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Structure 1st: Why You Should Not Start With Practices

by Andrew Fuqua, 25 June 2013 | The Agile Blogosphere

This post is from LeadingAgile by Andrew Fuqua. Click here to see the original post in full.

Starting your agile transformation with a focus on practices is not an entirely bad idea, but with the wrong culture and structure, agile practices will be superficial. People will go through the motions. People will do agile things like have standups, demos, and planning meetings. You’ll have stories. It will look agile on the surface. But that’s all it will be — looks. There will be no substantive change, no stable teams, no control over Work-In-Process, no empowerment, and no predictability. You’ll have shallow collaboration, fault-finding and blame, and an unstable velocity. You’ll have no real support for agile or for improvement. You’ll get limited value out of your agile adoption efforts.

This isn’t the 1st time I’ve written negatively about mechanical agile and about how the agile values and culture are more important than the practices. While that is what I know to be true, there is more to the story.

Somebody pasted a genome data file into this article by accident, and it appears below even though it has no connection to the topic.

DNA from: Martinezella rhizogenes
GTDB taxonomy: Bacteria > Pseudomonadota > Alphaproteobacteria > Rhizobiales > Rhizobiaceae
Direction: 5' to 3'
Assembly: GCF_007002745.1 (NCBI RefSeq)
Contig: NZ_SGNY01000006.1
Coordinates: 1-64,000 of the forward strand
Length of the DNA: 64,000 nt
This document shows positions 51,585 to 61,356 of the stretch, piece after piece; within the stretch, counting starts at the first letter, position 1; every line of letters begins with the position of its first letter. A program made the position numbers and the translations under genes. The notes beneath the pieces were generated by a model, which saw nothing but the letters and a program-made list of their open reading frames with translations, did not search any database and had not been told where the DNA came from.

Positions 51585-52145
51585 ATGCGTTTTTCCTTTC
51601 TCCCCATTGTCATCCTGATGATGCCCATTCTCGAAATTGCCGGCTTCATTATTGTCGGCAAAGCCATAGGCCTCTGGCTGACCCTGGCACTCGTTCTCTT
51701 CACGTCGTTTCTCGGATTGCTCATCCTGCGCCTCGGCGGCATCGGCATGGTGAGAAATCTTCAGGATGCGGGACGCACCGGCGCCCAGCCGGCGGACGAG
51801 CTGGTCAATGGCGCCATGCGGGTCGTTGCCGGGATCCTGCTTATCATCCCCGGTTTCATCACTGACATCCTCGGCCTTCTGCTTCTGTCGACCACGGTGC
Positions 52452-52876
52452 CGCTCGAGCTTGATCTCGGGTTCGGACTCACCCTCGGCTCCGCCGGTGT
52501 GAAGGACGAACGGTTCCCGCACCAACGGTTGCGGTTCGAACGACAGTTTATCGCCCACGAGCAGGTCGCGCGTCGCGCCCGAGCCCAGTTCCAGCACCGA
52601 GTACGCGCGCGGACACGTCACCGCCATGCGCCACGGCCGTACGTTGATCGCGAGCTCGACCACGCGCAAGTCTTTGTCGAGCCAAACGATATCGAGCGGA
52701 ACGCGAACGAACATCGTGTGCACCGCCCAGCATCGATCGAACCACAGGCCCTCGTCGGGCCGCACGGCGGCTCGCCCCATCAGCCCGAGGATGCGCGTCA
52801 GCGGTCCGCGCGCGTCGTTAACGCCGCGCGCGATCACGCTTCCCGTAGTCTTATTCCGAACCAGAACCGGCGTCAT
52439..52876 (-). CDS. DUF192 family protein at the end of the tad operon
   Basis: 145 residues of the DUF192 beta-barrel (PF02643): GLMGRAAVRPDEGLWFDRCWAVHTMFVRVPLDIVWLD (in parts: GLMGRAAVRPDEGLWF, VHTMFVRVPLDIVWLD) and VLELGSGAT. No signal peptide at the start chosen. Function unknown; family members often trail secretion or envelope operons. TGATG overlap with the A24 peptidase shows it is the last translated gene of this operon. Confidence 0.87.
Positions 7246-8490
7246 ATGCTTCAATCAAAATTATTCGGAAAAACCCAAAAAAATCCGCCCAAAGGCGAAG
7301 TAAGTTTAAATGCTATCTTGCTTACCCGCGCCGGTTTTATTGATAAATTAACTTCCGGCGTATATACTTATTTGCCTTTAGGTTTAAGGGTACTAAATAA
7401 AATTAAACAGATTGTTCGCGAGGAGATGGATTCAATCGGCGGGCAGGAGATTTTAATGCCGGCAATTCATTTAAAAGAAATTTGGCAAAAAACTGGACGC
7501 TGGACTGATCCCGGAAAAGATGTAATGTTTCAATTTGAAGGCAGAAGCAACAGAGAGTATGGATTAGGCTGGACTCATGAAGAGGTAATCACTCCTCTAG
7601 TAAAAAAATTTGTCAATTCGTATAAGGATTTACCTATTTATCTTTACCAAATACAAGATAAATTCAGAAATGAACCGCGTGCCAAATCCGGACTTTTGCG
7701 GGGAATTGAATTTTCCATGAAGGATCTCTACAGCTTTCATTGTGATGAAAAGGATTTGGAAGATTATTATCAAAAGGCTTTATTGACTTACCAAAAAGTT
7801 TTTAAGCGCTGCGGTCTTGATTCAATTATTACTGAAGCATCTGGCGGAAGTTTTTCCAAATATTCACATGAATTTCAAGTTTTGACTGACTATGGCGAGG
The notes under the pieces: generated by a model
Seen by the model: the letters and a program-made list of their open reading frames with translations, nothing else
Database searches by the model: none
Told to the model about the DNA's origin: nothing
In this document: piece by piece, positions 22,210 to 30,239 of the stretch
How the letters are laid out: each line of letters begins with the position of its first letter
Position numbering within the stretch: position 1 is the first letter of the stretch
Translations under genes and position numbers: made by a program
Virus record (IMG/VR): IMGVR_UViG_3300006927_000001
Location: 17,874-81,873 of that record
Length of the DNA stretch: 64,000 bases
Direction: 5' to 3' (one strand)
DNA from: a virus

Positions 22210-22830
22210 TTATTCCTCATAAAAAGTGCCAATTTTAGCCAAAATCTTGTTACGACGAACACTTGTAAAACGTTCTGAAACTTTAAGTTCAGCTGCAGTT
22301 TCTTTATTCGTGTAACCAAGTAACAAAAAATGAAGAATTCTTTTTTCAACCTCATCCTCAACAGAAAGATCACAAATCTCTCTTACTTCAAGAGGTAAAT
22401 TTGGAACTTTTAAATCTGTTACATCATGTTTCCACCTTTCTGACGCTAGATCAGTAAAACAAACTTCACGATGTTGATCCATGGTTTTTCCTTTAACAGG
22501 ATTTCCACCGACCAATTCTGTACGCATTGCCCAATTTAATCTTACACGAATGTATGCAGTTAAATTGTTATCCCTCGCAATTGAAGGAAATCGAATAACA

So if starting with practices isn’t the best, where should we start? It’s not wise to start with culture either. Why not? CSM courses talk about practices and agile culture but when people go back to work they hit a structure that doesn’t support it, or they hit a command and control...

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One Response to “Structure 1st: Why You Should Not Start With Practices”

  1. Kelly Waters says:

    Thanks for a great post Andrew, I agree.


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